Common Core reading anchor standard one outlines the expectation that students should:
Read closely to determine what the text says explicitly and to make logical inferences from it; cite specific textual evidence when writing or speaking to support conclusions drawn from text.
This standard has drawn tremendous attention to “close, careful reading” leaving many to wonder what this means, exactly. One of the best books that we know that deals with this topic is Dorothy Barnhouse and Vicky Vinton’s What Readers Really Do: The Process of Meaning Making.
This book is based upon the premise that “we don’t actually read to practice inferring, identify a conflict, or learn what someone else has said…about the symbolism” but rather “those skills and this kind of knowledge all are a means to an end, but not the end itself.”
In this book, Barnhouse and Vinton introduce tools like the KNOW/WONDER chart where students carefully read line-by-line and track their thinking about what they “know” and what this part of the story makes them “wonder.” As students do this work either collaboratively or independently, they call upon several strategies that require readers to cite evidence to support the inferences, ideas, and conclusions they are drawing as they read—all very Common Core ideas of what it means to read “closely and carefully.” This highly engaging tool allows students to integrate several comprehension strategies while actively setting a purpose for reading that helps them to notice things that might have gone unnoticed on a more cursory reading—again, the very purpose of the “close, careful reading” espoused by the Common Core.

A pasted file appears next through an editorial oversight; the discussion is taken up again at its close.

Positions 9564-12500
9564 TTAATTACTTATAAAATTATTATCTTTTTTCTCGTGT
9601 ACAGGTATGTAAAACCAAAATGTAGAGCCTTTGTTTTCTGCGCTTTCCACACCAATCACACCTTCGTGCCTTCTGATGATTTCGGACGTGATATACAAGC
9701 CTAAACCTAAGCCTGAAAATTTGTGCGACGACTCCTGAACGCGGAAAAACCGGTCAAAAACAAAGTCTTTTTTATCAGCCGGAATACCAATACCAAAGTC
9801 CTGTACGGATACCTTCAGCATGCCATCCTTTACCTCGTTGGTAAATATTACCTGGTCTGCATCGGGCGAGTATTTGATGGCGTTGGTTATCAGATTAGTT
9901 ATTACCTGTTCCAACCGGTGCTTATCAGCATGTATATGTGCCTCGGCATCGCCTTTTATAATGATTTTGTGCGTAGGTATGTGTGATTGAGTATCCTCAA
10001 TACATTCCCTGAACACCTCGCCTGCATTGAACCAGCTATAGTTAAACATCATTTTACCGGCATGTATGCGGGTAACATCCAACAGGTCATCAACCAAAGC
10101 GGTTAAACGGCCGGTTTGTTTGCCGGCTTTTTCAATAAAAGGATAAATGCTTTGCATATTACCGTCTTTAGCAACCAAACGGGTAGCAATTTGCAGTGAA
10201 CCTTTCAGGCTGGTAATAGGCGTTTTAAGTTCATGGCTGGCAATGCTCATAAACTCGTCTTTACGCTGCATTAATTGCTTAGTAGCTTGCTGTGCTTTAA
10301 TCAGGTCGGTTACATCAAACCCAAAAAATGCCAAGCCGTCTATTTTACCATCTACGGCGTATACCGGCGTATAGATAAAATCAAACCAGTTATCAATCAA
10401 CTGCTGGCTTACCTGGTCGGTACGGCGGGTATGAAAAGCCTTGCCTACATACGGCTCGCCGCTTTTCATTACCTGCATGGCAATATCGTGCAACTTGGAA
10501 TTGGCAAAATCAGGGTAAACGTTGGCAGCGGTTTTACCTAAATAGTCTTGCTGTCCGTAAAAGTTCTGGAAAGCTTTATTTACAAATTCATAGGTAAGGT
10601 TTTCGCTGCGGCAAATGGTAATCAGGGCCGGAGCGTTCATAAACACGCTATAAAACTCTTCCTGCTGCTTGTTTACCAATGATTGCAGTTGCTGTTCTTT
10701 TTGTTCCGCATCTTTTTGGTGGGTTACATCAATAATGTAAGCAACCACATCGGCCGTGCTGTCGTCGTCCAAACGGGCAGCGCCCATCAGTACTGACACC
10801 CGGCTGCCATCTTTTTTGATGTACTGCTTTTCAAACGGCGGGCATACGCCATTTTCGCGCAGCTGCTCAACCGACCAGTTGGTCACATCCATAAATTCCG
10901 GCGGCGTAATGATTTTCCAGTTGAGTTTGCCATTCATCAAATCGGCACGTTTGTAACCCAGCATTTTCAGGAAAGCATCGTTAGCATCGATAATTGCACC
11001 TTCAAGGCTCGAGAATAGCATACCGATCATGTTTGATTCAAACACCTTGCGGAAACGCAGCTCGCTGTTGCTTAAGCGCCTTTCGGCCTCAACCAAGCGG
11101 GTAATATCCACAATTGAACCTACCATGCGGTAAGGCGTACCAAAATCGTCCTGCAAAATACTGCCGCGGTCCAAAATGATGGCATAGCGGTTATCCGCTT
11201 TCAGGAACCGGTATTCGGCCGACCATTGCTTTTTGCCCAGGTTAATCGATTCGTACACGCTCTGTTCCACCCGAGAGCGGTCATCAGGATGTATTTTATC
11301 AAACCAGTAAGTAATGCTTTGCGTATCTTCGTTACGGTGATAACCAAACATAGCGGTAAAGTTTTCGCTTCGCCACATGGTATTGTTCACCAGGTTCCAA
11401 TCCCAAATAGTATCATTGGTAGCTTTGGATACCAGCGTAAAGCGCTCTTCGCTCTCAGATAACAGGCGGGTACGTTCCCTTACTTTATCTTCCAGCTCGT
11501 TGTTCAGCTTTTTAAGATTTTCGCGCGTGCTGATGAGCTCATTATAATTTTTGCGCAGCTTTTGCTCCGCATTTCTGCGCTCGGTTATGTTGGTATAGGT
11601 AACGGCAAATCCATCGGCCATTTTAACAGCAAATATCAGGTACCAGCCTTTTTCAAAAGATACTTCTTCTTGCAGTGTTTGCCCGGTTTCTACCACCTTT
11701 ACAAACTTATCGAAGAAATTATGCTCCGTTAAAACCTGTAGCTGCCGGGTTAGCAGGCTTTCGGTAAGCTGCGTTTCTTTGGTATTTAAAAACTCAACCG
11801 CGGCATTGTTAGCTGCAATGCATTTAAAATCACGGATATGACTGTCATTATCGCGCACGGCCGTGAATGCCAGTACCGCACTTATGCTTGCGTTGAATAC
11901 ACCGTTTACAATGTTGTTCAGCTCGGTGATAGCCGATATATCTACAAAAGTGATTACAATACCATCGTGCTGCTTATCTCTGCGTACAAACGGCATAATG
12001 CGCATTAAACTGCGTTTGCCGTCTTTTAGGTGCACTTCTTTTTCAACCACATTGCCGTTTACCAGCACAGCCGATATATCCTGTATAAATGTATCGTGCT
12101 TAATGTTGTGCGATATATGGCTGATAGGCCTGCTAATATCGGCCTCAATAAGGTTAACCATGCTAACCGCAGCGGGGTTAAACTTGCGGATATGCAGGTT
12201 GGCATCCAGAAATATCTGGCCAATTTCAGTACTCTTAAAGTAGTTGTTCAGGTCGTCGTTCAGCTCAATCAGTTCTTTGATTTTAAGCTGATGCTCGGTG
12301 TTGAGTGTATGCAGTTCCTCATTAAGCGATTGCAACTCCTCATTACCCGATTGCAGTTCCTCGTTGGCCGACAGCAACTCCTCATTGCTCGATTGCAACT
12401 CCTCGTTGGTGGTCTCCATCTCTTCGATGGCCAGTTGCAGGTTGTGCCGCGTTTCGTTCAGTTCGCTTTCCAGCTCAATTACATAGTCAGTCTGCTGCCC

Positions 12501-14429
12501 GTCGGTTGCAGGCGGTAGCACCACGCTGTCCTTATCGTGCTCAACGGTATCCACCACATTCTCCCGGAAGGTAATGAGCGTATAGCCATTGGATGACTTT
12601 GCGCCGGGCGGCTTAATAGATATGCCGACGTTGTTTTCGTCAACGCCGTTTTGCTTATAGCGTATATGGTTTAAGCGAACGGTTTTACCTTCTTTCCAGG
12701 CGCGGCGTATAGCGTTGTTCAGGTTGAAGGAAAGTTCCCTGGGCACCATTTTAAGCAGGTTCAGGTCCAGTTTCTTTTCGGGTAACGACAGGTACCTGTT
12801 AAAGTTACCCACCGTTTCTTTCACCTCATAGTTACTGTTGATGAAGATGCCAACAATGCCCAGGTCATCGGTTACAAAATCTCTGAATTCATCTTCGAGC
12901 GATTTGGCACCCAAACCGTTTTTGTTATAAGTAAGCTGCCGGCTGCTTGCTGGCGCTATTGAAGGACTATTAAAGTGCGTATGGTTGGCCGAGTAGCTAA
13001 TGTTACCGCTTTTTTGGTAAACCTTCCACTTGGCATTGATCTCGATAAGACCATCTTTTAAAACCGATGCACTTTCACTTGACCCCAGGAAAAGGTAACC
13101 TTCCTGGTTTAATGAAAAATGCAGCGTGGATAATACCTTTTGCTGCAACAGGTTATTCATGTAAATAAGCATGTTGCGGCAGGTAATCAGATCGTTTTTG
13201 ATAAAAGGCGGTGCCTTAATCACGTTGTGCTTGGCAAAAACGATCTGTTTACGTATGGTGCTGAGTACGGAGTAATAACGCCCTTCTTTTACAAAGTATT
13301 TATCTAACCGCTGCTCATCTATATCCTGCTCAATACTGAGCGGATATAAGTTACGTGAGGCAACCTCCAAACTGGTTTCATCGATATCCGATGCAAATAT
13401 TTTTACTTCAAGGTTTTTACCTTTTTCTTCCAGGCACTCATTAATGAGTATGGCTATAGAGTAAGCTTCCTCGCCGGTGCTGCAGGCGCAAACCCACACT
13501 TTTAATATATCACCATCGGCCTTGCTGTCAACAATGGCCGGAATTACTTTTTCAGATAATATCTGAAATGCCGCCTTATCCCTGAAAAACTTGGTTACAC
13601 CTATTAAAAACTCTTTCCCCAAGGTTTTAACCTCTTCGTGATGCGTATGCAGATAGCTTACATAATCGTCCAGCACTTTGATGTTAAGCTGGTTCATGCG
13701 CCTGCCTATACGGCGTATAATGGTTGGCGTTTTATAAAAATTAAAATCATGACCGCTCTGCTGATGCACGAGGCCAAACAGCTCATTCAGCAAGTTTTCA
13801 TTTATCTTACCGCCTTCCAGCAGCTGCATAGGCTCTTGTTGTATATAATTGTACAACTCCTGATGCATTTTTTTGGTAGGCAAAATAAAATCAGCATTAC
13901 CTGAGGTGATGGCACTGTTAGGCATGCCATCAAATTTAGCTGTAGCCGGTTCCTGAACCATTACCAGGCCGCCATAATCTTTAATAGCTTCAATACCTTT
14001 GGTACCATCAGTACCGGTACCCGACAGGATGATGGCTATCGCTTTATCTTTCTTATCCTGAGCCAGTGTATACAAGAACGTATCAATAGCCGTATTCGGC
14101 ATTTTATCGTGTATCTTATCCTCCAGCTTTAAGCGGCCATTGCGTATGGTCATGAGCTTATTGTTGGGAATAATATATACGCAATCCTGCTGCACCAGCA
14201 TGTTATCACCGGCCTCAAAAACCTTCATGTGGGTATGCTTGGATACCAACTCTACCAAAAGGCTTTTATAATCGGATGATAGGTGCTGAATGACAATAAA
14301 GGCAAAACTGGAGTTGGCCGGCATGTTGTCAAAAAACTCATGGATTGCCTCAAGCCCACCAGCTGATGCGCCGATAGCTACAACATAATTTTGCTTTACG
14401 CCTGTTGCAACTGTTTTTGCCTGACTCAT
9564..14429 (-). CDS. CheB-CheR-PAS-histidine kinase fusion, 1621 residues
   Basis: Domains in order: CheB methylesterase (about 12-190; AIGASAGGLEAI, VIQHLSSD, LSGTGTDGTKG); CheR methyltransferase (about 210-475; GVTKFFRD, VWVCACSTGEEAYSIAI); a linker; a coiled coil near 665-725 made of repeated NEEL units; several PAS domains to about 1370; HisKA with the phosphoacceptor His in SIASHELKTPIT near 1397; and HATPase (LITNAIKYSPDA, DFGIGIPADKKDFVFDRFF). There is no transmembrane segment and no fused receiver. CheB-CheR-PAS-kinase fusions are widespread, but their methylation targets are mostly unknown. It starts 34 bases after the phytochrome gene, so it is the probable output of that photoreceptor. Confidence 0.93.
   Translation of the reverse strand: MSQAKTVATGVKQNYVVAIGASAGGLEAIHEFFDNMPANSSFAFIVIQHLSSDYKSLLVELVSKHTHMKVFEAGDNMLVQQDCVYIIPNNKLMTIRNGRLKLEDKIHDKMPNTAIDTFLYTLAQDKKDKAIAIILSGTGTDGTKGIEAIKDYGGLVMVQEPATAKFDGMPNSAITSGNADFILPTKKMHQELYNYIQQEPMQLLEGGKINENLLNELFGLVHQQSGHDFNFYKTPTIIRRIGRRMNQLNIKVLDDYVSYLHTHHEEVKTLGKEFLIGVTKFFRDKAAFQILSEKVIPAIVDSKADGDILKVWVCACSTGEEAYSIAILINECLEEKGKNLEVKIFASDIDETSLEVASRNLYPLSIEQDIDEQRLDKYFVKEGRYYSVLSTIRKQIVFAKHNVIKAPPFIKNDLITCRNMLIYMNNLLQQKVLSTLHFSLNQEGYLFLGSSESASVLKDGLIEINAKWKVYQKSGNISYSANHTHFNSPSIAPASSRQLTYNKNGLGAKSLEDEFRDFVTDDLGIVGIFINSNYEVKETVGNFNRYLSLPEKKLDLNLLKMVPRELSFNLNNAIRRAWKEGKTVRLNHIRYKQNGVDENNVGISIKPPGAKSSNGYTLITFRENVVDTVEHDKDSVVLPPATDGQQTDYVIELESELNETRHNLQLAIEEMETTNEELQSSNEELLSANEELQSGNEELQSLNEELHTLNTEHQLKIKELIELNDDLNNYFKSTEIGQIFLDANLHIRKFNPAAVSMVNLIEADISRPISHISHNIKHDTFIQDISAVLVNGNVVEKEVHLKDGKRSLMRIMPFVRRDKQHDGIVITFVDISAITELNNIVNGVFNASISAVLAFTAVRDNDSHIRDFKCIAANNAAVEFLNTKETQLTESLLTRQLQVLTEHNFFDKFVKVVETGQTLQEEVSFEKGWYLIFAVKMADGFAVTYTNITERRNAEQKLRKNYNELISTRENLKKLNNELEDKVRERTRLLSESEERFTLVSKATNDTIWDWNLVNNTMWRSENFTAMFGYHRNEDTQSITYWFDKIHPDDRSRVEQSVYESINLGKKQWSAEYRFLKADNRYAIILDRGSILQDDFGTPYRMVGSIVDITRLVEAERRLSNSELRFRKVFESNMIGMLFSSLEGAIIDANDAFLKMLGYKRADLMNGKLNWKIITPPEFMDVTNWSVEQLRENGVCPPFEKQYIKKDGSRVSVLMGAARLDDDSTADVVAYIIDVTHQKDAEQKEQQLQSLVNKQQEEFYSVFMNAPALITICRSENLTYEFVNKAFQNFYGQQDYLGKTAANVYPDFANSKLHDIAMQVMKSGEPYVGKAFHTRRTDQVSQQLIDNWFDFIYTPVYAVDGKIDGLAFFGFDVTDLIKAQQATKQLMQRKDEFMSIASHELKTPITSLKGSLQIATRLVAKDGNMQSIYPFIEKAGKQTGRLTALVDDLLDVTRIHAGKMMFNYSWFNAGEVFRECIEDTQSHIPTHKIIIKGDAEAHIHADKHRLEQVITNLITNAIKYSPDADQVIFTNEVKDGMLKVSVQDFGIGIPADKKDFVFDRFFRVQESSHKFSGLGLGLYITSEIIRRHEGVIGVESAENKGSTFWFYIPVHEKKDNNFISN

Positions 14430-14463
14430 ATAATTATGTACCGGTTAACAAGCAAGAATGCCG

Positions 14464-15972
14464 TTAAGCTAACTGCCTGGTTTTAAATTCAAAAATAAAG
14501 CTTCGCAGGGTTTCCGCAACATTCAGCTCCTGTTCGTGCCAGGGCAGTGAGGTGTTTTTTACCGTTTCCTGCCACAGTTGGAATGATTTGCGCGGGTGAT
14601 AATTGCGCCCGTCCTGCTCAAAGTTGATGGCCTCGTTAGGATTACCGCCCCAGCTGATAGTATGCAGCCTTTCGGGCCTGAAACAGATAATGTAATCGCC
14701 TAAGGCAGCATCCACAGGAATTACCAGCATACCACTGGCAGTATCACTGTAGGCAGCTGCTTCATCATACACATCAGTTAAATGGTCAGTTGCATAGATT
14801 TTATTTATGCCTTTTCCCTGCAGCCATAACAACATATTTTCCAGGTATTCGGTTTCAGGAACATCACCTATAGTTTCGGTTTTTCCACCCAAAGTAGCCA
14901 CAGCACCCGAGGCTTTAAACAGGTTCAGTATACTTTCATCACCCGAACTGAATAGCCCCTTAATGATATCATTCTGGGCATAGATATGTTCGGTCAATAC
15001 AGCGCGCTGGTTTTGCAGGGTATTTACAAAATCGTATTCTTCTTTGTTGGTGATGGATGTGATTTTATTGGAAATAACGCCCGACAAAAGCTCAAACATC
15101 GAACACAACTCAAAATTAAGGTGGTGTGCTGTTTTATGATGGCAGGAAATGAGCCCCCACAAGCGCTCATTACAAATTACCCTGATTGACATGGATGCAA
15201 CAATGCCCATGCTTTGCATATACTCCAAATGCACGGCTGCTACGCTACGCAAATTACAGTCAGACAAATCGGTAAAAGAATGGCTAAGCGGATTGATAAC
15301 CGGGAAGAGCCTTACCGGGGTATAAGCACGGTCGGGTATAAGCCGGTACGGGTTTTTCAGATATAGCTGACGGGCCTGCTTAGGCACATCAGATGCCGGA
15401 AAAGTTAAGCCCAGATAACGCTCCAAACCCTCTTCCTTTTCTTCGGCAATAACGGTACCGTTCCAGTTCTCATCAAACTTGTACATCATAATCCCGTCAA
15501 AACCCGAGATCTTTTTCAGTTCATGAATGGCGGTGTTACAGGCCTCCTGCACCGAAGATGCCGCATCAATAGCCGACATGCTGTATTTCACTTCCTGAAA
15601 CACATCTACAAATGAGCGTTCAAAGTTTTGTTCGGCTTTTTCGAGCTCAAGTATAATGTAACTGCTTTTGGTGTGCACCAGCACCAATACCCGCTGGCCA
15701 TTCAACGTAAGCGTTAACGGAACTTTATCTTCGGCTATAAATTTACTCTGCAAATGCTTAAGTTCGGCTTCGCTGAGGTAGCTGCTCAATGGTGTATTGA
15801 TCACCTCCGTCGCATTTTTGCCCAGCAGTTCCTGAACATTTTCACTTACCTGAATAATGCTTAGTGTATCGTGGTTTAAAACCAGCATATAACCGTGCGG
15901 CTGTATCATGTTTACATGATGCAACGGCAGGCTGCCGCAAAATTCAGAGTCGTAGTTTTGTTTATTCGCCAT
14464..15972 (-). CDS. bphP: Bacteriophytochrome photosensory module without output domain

As students become familiar and comfortable with this tool, Barnhouse and Vinton add new layers by adding a column for “other patterns this might connect with.” This demonstrates to students the importance of identifying how parts of a text are related—yet another aspect of close reading outlined by Common Core reading anchor standard number five. Barnhouse and Vinton’s book is unfailingly committed to reading closely, thinking critically, and in their own words, teaching children “the way readers think as they read, not what to think.”